white--have you thought well, my father?"

"She breathes well, and her legs are very clean."

"True, my father, but look at the muscles of the little bronze. How they
swell! And the fire in the nostrils!"

"True, Don Jaime; and if she wins, the skins are yours."

As the horses darted down the track almost neck to neck, the excitement
routed Spanish dignity. The dons stood up in their saddles, shouting and
betting furiously. The women clapped their white idle hands, and
cheered, and bet--but with less recklessness: a small jewel or a second-
best mantilla. As they could not remember what they had bet when the
excitement was over, these debts were never paid; but it pleased them
mightily to make their little wagers. The men were betting ranchitas,
horses, cattle, and, finally, their jewels and saddles and serapes. For
each horse represented a different district of the Department, and there
was much rivalry.

The priest did not shout, and he made no more bets, but his eyes never
left those figures speeding like arrows from the bow, the riders
motionless as if but the effigies of men strapped to the creatures of
fire beneath. Sometimes the black gained then the little bronze; once
the white dashed a full three yards beyond his fellows, and Roldan saw
the great hands of the priest, which had been clinched against his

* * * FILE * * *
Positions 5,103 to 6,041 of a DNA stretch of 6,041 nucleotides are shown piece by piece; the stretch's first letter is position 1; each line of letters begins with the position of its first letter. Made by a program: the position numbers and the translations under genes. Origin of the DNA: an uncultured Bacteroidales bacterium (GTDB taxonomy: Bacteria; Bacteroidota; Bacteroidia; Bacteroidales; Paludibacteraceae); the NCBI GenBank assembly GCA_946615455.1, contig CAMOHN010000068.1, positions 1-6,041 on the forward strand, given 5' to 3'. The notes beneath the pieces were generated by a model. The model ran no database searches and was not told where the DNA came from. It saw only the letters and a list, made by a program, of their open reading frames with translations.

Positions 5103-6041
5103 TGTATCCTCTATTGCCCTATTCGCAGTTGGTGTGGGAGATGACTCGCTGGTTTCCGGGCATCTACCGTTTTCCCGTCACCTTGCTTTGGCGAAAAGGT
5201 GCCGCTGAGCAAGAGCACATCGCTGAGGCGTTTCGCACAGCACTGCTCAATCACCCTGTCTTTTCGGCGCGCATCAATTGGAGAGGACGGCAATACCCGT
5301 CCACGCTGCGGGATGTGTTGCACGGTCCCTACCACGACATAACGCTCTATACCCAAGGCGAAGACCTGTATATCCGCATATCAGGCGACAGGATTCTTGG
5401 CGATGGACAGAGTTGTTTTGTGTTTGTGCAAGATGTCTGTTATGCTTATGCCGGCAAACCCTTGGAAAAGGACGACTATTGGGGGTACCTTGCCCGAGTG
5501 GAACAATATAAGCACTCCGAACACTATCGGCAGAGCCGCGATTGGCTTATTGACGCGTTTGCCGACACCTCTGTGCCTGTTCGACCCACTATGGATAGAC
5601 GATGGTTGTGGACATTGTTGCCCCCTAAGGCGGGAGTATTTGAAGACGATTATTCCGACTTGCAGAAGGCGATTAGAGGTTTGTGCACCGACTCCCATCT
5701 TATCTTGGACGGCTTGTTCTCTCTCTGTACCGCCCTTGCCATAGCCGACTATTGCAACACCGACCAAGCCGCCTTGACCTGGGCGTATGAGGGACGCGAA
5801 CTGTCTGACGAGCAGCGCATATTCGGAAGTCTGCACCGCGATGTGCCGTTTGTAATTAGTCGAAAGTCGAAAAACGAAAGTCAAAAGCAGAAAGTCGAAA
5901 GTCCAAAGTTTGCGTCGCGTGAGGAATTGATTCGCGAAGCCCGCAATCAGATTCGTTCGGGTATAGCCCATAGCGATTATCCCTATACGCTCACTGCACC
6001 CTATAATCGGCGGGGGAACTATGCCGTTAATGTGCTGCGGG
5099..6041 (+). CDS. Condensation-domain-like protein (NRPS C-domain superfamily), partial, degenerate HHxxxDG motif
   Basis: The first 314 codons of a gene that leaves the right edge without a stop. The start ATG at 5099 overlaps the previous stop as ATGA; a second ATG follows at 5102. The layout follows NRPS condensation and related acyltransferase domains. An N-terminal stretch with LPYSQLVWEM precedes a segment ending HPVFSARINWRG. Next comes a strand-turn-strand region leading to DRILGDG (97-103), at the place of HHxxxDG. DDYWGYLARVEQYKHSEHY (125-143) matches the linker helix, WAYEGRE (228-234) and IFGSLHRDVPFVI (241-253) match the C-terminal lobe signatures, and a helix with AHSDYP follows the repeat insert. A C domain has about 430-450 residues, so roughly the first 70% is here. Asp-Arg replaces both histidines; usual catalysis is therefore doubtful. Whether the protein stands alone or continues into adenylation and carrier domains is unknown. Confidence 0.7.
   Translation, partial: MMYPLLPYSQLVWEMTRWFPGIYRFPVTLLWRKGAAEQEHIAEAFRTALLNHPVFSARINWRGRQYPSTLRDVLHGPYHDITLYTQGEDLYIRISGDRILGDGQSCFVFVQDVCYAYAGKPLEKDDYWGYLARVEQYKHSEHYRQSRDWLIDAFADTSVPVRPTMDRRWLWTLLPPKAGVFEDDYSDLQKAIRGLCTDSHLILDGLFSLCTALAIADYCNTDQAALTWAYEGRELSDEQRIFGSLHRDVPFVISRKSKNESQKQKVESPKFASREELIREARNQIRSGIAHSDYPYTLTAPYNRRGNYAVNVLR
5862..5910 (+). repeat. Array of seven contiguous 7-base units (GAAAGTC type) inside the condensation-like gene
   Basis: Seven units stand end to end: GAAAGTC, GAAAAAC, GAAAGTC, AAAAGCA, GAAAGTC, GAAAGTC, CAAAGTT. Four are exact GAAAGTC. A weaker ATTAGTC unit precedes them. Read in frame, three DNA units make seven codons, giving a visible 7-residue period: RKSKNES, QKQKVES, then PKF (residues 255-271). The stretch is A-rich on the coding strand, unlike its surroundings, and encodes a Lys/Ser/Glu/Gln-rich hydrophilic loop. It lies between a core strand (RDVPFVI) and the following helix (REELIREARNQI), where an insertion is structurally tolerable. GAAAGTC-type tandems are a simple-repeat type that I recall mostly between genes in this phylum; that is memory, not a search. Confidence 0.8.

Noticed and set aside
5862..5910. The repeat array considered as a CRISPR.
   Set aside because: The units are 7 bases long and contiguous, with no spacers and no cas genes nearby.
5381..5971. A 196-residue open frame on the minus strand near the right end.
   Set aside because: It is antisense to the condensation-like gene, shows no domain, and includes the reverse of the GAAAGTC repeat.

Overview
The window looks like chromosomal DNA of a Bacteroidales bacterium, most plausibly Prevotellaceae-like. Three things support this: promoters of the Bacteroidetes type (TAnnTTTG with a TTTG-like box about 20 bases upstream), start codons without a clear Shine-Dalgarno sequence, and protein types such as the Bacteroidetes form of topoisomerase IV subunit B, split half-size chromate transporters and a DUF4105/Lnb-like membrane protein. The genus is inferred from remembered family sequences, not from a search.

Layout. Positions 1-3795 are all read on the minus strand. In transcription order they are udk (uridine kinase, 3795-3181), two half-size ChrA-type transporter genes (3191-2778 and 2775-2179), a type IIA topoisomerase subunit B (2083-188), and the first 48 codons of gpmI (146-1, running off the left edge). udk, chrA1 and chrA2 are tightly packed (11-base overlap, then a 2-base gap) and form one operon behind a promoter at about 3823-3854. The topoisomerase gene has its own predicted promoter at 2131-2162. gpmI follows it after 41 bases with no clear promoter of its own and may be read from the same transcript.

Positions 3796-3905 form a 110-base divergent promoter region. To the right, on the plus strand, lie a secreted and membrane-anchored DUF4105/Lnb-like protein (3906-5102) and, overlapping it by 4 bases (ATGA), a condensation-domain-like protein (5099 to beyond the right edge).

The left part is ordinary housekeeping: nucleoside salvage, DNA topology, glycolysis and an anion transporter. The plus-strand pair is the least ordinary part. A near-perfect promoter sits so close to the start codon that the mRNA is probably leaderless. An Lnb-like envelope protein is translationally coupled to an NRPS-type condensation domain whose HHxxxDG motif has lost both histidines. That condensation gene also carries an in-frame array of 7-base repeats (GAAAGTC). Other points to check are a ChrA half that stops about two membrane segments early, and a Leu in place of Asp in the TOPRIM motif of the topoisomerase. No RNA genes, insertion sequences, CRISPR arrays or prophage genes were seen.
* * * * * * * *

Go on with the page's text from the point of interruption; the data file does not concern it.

shoulders, open spasmodically, then close harder than ever as the white
quickly dropped back again.

It was a very close race. The excitement grew tense and painful. Even
Roldan felt it finally, and forgot the priest. The big bronze had quite
dropped out of it and was lagging homeward, hardly greeted by a hiss.
The others were almost neck and neck, the little bronze slightly in the
lead. "She wins," thought Roldan, "No! No! The black! the black! Ay, no,
the bronze! but no! no! Ay! Ay! Ay!" A roar went up that ended in a
shriek. The black had won.

Roldan looked at the priest. His skin was livid, his nostrils twitching.
But his mouth and eyes told nothing.

The crowd rode home, still excited, gay, cheerful. Their losses mattered
not. Were not their acres numbered by the hundred thousand? Did they not
have more horses and cattle than they would ever count? In those days of
pleasure and plenty, of luxury and unconsidered generosity, a rancho, a